Depression, Possibilities, and Competence: A Phenomenological Perspective
Theoretical medicine and bioethics 2011 Jun; 32(3): 181-93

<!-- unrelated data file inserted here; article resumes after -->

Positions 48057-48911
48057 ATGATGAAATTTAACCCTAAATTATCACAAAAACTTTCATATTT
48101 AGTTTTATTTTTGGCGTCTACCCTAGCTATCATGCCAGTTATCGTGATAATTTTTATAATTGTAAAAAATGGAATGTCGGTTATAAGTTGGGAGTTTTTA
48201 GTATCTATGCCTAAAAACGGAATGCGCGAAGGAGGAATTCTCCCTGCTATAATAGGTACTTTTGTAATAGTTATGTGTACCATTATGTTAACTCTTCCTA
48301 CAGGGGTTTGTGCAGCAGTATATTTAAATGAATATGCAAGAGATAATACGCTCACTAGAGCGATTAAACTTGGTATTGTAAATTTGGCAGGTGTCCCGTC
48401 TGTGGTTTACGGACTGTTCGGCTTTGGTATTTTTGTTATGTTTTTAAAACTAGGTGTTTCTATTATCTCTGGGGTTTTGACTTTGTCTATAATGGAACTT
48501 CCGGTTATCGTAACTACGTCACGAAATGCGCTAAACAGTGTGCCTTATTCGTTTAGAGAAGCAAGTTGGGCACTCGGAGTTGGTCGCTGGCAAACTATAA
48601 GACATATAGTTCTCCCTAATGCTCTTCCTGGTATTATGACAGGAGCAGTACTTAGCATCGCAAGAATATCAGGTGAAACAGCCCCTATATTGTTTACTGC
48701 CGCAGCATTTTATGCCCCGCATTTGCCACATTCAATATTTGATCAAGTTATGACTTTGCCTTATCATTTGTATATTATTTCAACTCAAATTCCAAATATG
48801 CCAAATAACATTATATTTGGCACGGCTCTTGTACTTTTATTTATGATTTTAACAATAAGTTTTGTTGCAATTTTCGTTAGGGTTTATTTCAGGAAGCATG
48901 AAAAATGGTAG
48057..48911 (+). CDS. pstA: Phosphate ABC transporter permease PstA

Competent decision-making is required for informed consent. In this paper, I aim, from a phenomenological perspective, to identify the specific facets of competent decision-making that may form a challenge to depressed patients. On a phenomenological account, mood and emotions are crucial to the way in which human beings encounter the world. More precisely, mood is intimately related to the options and future possibilities we perceive in the world around us. I examine how possibilities should be understood in this context, and how, in depression, decision-making might be compromised. I suggest that, based on this analysis, a specific emphasis and alertness in assessments of competence in depressed patients is called for. In fact, close attention should be paid to the range of future possibilities depressed patients are able to perceive. In addition, providing environmental cues to these patients might be one way of enhancing their decision-making capacity. The practical suggestions arrived at are open to empirical research.
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